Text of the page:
- Building material company LafargeHolcim and subsidiary waste-management service company Geocycle are partnering with the U.S. Army Corps of Engineers to study the potential use of construction and demolition materials for energy renewal and mineral recycling, according to a press release.
- The research will focus on turning waste and raw debris into alternative construction materials and fuel supplies. Funds for this project come from the Department of Defense and the USACE's Engineer Research and Development Center.
- The bulk of the efforts will be focused on characterizing waste at military bases and seeing if the debris is eligible for "co-processing," which allows it to be broken down by mineral elements and energy elements, according to Geocycle.
The U.S. military is looking to adapt its construction processes, and the research partnership between LafargeHolcim/Geocycle and USACE is one such example.
"We expect this partnership to lead to waste reduction opportunities at Army installations," said Stephen Cosper, an environmental engineer and project manager at ERDC, in the press release. "We're very excited about how this project can positively impact our military installations and our environment in the future."
The move toward renewable energy is gaining momentum as climate change climbs higher on the list of governmental priorities around the world. According to the Environmental Protection Agency, the U.S. produced 600 million tons of construction and demolition debris, more than twice the amount of generated municipal solid waste, in 2018. Out of those 600 million tons, 455 million were sent to "next-use" cases, which means that they were used again in products like mulch or fuel. However, that left about 145 million tons in landfills.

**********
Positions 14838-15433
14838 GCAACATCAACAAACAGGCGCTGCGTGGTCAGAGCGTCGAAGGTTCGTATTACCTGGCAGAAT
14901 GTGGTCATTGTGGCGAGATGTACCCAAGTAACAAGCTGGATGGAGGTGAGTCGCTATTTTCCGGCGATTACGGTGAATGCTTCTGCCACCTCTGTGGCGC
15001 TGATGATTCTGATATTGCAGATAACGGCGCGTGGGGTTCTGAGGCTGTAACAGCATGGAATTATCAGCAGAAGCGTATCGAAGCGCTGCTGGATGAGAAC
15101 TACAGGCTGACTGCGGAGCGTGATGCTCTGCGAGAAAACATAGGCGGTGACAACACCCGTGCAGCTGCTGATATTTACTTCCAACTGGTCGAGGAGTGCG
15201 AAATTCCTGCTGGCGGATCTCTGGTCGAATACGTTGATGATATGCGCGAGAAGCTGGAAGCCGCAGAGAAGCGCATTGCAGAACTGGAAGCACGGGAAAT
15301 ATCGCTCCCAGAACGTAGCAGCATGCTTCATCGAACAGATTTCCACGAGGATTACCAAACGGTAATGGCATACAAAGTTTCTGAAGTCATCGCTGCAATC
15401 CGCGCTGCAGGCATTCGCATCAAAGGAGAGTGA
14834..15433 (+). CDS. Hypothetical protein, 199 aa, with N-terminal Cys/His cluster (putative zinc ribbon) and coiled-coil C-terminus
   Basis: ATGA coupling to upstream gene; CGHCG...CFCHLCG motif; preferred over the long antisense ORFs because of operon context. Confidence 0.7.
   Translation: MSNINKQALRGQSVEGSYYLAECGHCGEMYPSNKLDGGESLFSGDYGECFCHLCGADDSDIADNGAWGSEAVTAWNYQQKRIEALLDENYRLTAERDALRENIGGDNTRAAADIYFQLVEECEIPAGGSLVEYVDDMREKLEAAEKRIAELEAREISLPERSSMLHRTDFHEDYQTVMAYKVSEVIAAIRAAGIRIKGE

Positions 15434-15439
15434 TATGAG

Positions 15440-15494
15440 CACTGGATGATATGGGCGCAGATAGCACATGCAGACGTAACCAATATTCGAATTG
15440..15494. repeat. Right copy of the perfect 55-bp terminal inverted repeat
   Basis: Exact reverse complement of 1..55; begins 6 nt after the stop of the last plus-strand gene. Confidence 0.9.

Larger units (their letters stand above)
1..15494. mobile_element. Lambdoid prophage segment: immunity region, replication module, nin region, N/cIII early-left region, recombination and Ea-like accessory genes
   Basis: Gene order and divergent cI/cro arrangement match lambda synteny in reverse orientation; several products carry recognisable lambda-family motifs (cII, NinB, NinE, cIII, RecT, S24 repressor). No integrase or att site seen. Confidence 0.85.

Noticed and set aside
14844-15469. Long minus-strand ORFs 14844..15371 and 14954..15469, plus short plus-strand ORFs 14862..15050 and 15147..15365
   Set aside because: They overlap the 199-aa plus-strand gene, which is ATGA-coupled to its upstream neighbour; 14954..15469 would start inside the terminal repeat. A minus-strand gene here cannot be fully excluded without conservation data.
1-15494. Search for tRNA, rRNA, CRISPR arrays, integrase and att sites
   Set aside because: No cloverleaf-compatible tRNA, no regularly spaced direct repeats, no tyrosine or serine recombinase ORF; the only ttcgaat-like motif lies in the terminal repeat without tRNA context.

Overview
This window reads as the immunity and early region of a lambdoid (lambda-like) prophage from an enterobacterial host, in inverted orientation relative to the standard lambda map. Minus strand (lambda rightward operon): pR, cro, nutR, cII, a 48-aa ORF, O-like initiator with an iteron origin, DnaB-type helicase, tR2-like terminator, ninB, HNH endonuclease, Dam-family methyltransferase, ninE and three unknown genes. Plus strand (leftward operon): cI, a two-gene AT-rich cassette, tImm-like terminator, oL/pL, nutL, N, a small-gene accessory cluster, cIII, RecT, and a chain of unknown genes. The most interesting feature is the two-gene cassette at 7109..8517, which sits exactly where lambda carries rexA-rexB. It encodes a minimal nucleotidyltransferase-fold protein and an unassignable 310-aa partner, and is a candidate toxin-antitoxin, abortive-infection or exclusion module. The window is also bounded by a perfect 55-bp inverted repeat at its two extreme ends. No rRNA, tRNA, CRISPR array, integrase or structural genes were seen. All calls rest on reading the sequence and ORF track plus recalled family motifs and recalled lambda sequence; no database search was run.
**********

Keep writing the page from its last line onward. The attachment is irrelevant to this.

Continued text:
"The partnership with the U.S. Army Corps of Engineers will help us better understand this material and see how we can create a circular economy program leading to a zero-waste future," Sophie Wu, the director of Geocycle North America, said in the press release.
Recycling materials for construction has also been seen in other cases both in the U.S. and abroad. Domestically, the city of Pittsburgh will begin deconstructing buildings this fall and reusing them in other projects. Internationally, the HS2 project in the United Kingdom is repurposing old wind turbines and reinforcing concrete with the blades. The blades will be ground up and then put in the concrete, cutting back on carbon production by 90%.